This morning I was reading an excellent post by Jennifer Rubin on Contentions, The Politics of Addition. In it she talks about the McDonnell win in Virginia, purity tests, reaching out to moderates, and so forth. While I agree with most of what she said, I think there’s something missing, a dynamic at work that is making everyone basically talk past one another.
I think there’s a very powerful “one size fits all” misconception that is apparently hardwired into human nature somehow. Because it pops up everywhere in multiple guises.
Take Sarah Palin, for instance (of course, you might not want to take her). But I like her. Especially now when she’s not running for anything but is, instead, serving the extremely useful function of Great Scourge Against Self-Appointed Guardians of What is Elite and Good. In other, words, the condescending, non-comprehending, thickheaded establishment.
In that role, her disparaging of the media is very effective. For one, because it’s demonstrably true and they need to be called to account. For another, it rallies the troops. Plus, it makes her the lightning rod that allows the Bob McDonnells of this world to stay focused on the issues that resonate with their voters. (Conservative pundits like Jennifer Rubin can also fulfill this role, though with a more focused audience.)
As a candidate, though, especially a national candidate—not so much.
So the role makes a difference in the choice of approaches.
Should we avoid having doctrinal purity tests? Of course not. All of us have them. They just differ from each other. And we differ on whether and how we talk about them. I am against throwing all standards and principles out in service to party dominance. Sorry. Don’t buy into it. There’s no excuse here in Texas, for instance, for electing moderate Republicans to statewide office. Run the best conservatives and tell the moderates “no thank you.” Will that work in Connecticut or New Hampshire? Probably not. But nominate the most conservative electable candidate you can and convince the voters that the conservative solutions will work for them. Even if you don’t win, you’re educating the voter. Lose in a winning way. But pouring resources into the re-election campaigns of a Jim Jeffords or Lincoln Chafee or Arlen Specter isn’t a winning proposition—either for the Party or for the conservative cause. It isn’t the Republican Party—because it’s the Republican Party—that’s going to turn America around. It’s conservative ideas and values. We don’t need to purge the Party. We do need to win the debates.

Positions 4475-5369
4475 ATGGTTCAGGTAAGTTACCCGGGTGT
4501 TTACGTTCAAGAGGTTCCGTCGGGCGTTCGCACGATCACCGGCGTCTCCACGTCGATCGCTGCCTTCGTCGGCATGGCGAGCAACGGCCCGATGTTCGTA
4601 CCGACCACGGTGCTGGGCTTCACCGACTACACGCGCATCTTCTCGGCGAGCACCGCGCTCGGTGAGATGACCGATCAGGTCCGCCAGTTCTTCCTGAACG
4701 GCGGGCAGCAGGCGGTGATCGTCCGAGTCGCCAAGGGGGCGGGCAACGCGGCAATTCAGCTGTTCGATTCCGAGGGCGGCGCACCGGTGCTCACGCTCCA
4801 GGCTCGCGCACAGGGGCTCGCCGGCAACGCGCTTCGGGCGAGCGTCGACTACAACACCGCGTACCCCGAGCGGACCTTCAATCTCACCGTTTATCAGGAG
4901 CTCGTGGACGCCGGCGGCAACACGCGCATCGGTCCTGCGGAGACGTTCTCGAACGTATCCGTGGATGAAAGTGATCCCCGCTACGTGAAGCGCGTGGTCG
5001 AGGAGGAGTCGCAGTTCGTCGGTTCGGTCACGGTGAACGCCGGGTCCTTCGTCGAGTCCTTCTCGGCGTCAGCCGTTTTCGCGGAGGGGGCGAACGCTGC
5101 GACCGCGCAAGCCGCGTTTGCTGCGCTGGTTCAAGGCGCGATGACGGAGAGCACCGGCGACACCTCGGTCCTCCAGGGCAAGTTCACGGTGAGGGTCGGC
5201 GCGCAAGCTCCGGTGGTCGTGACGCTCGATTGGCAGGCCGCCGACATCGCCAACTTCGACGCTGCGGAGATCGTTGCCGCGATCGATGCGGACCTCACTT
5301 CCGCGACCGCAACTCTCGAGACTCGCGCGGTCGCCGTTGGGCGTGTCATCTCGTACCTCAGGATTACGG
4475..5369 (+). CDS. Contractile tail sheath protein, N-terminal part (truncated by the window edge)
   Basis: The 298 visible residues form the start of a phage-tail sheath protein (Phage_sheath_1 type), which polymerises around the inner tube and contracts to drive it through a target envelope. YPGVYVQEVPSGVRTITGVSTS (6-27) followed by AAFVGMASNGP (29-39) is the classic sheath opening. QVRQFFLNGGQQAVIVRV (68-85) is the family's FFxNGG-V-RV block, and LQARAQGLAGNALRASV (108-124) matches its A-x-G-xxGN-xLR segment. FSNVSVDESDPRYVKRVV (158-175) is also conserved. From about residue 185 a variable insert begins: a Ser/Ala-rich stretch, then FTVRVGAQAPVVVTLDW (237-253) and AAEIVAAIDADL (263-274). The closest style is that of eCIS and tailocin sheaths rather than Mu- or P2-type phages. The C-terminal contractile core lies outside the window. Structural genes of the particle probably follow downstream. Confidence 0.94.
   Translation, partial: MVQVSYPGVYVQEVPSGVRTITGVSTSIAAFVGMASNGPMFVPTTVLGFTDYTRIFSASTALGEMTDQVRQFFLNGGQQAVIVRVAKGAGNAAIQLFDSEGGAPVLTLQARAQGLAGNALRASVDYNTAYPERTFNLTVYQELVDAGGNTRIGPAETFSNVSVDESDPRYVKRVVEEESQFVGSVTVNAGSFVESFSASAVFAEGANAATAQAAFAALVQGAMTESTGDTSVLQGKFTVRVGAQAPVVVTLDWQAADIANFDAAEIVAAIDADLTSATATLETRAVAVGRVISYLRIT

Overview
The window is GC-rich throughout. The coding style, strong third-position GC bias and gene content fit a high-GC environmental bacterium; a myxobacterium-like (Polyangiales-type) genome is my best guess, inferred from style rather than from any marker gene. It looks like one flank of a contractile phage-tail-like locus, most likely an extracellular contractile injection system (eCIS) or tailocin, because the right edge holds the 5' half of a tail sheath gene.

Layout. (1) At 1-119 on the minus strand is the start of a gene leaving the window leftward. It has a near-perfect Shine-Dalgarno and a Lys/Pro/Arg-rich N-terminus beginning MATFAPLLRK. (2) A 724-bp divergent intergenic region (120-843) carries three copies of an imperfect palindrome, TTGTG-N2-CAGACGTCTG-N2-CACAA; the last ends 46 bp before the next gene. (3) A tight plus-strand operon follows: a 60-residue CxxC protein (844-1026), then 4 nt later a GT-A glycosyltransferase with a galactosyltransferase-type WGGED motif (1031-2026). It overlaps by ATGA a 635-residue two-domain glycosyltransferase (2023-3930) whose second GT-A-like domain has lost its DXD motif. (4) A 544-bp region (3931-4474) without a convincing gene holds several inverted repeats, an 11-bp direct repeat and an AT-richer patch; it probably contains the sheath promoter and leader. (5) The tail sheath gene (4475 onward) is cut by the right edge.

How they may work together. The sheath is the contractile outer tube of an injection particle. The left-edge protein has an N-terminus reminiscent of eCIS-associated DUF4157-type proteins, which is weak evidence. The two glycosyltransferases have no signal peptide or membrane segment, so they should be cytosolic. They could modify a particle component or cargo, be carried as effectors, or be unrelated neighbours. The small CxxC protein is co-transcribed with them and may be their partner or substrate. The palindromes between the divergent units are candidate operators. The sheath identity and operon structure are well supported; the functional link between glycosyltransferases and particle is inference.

The takeaway from the McDonnell campaign isn’t the electoral power of the Big Tent. It’s understanding current problems in light of long-term principles and applying those principles to those problems. The other key lesson is listening to the voters, knowing what they (not you) believe are the most critical issues, and then convincing those voters you have the (conservative) solutions to those problems.
Small application of the above: Yesterday Orrin Hatch was tweeting about how current iterations of healthcare reform and financial regulations were harming small businesses. Which, of course, is true. So I tweeted him, “What you have to help public understand is these policies hurt ALL OF US.” And I pointed out “I’m still underemployed because of them…”
This is what he started tweeting (don’t know if in response to me, or that he’d planned it anyway):
- At the same time the President held a jobs summit, Dems pushing a $2.5 T tax-and-spend health care bill that will be a major job killer.
- This bill is especially harmful to the small-business community which is the job-creating engine of our economy
- Here are the top five reasons why the Senate health care bill is a job killer:
- Disproportionate impact on small businesses – every dollar lost to new taxes will be a dollar taken away from job
- Job-killing employer mandate
And then he tweeted three more good reasons to oppose the bill.
We shouldn’t be throwing anyone under the bus except bad candidates. And what constitutes a bad candidate differs according to the situation.
What we need to be doing is fighting for our ideas, listening to people, hearing them, and responding with solutions they will understand and embrace.
Out in the world where I live, we call that selling. I think it’s the future both of the Republican Party and the conservative movement. And I think it’s the only available hope for America’s future.